Hello, and welcome to Paper of the Day (Po’D): Multiscale MFCCs Edition. Today’s paper is extremely new: B. L. Sturm, M. Morvidone, and L. Daudet, “Musical Instrument Identification using Multiscale Mel-frequency Cepstral Coefficients,” Proc. EUSIPCO, Aalborg, Denmark, Aug. 2010. (A similar paper, though more concentrated on using sparse approximation by matching pursuit, will be published later this year: M. Morvidone, B. L. Sturm, and L. Daudet, “Incorporating scale information with cepstral features: experiments on musical instrument recognition,” Patt. Recgn. Lett., 2010 (in press).)
NB: I am related to the first author of this paper.
A few times already on this blog we have broached the subject of Mel-frequency Cepstral Coefficients (MFCCs) for audio and music signal processing, and specifically, recognition tasks:
- Paper of the Day (Po’D): Music Genre Classification Edition
- Paper of the Day (Po’D): Environmental Sound Recognition with Time-frequency Features Edition
- Paper of the Day (Po’D): Bags of Frames of Features Edition
- Paper of the Day (Po’D): Experiments in Audio Similarity Edition
This study considers early and late fusion strategies of MFCC features, such as modeling series of MFCCs by an autoregressive process, for classifying music genre.
This study looks at combining MFCC features with simple features from greedy sparse approximation for recognizing different environments (as in a robotic listener).
This study hints at a mediocre performance limit expected when using bags of frames of features, including MFCCs, for music signal processing.
And finally, this collection of studies looks in controlled and realistic ways at how MFCCs perform in several tasks, such as instrument classification.
In today’s Po’D, for musical instrument recognition (both discrimination and classification), the authors set aside the negative aspects of using bags of frames of features (BFFs), and the non-linear computation of MFCCs, and instead look at how the performance of MFCCs computed at a single scale can be improved by incorporating some notion of scale. In a sense the authors ask, “Though BFFs of MFCCs appear to have a performance limit for polyphonic musical signals, how much improvement can we expect by considering phenomena over multiple time scales?” (After all, BFFs of MFCCs are so easy to compute, and so easy to understand on a conceptual level.)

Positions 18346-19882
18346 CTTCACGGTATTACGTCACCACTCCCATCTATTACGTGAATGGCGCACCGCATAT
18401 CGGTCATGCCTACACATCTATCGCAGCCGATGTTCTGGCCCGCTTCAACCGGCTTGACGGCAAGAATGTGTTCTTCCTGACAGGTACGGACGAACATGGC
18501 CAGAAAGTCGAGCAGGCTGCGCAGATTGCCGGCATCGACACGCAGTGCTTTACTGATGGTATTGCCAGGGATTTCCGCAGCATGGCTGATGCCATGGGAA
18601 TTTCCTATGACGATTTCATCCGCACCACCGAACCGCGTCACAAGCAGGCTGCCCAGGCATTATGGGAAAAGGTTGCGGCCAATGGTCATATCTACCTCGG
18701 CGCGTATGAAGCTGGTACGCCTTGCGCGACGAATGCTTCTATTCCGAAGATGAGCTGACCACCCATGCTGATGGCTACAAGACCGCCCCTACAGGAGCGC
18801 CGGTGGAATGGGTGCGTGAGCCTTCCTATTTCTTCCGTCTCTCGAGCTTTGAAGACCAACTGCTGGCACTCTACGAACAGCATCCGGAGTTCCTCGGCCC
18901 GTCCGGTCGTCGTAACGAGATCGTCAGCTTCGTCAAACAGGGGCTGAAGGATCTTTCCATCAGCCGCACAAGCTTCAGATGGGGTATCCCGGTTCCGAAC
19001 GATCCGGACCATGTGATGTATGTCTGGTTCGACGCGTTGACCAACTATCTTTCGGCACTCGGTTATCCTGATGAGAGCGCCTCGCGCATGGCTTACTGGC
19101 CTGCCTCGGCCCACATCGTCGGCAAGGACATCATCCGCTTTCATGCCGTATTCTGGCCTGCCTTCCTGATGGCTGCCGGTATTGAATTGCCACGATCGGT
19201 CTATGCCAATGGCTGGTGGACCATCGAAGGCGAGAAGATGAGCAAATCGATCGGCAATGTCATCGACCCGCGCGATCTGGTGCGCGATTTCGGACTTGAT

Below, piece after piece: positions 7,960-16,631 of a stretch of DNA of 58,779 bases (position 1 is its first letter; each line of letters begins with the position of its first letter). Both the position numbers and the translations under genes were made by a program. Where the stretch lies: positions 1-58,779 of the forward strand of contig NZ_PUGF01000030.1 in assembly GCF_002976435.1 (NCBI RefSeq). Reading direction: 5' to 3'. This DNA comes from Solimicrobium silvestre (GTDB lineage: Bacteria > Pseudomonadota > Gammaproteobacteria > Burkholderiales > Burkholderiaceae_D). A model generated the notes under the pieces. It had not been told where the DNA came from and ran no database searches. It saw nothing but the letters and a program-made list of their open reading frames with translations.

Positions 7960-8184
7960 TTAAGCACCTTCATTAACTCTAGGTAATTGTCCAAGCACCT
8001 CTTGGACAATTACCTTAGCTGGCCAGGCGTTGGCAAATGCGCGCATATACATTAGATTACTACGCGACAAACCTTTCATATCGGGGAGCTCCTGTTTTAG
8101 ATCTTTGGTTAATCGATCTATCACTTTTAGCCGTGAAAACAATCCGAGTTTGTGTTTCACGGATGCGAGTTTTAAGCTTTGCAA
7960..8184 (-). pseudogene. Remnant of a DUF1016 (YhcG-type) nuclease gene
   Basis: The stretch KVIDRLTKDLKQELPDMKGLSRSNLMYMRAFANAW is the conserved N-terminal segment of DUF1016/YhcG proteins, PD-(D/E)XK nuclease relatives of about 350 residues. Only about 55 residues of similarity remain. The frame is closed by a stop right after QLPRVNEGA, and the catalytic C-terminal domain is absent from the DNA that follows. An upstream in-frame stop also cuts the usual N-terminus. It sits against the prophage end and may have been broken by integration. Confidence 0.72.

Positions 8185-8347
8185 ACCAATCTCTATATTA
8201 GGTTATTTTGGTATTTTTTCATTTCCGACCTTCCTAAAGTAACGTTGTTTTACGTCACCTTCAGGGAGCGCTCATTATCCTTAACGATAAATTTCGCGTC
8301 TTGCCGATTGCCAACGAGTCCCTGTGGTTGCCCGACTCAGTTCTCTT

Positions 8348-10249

For some signal, the authors essentially build a two-dimensional array of mean MFCC amplitudes for each window size. This array, called a “multiscale MFCC” (MSMFCC), acts like a BFF (or histogram) in that it is a higher-level collection of lower-level features. The authors propose to remove redundancy in the scale direction of each coefficient by performing a DCT on each set of cepstral coefficients, which finally results in what the authors call, “OverCs.” From these arrays of features, the authors create feature vectors by selecting 20 coefficient values (the same 20 for every signal class) so as to capture information about power spectral distribution, and the coefficient dependence upon scale.
The authors compare the performance of these features with other BFFs created by combining MFCCs, delta MFCCs, and delta delta MFCCs. (They performed no automatic feature selection.) The authors ran two different kinds of tasks: pairwise instrument discrimination, and instrument classification. Their dataset consists of 2,755 five-second monophonic signals which are excerpted from real musical recordings, such as commercial CDs. All signals were of solo instruments from seven classes: clarinet, cello, guitar, oboe, piano, trumpet, and violin. (What makes this dataset unique is that it contains many extended techniques of the instruments found in real music, such as double and triple stops, overtones, bending of notes, etc.) From this database, the authors separated signals into training and testing, and build a two-class or seven-class support vector machine (five-fold cross validation, with parameters set by a grid search approach).
The top part of the table above shows their mean results for the pairwise discrimination task from 100 independently run tests for 49 realizations of each instrument pair (100*49*7 choose 2 = 102,900 tests in total). Features 1-3 are computed using a single window size (46.4 ms) and hop (23.2 ms); features 4-7 are computed using eight window sizes (2.9 ms – 372 ms) and hops of half their duration. The authors find that the four best results are given by the features that take scale into account. The bottom part of the table are the mean results for 100 independently run tests for 49 realizations of training and testing data from each instrument class (10*49*7 = 34,300 tests in total) shows that for a seven instrument classifier, the multiscale features can be significantly better for the task than the monoresolution features. Thus, we see that at least in this rather limited dataset and task, scaling information helps.
That is essentially where the authors stop, but my curiosity is piqued. What is really going on here, that we can take a bunch of MFCCs computed over very short time scales, and combine them with MFCCs computed over very long time scales, and build a better monophonic musical instrument classifier? Next stop, what happens with polyphonic recordings and no source separation? I predict that the problems associated with the non-linearity of the MFCCs will be multiplied needlessly to create BFFs of multiscale MFCCs that performs no better than BFFs of monoresolution MFCCs in the task of musical instrument classification. But, I am always up for a surprise.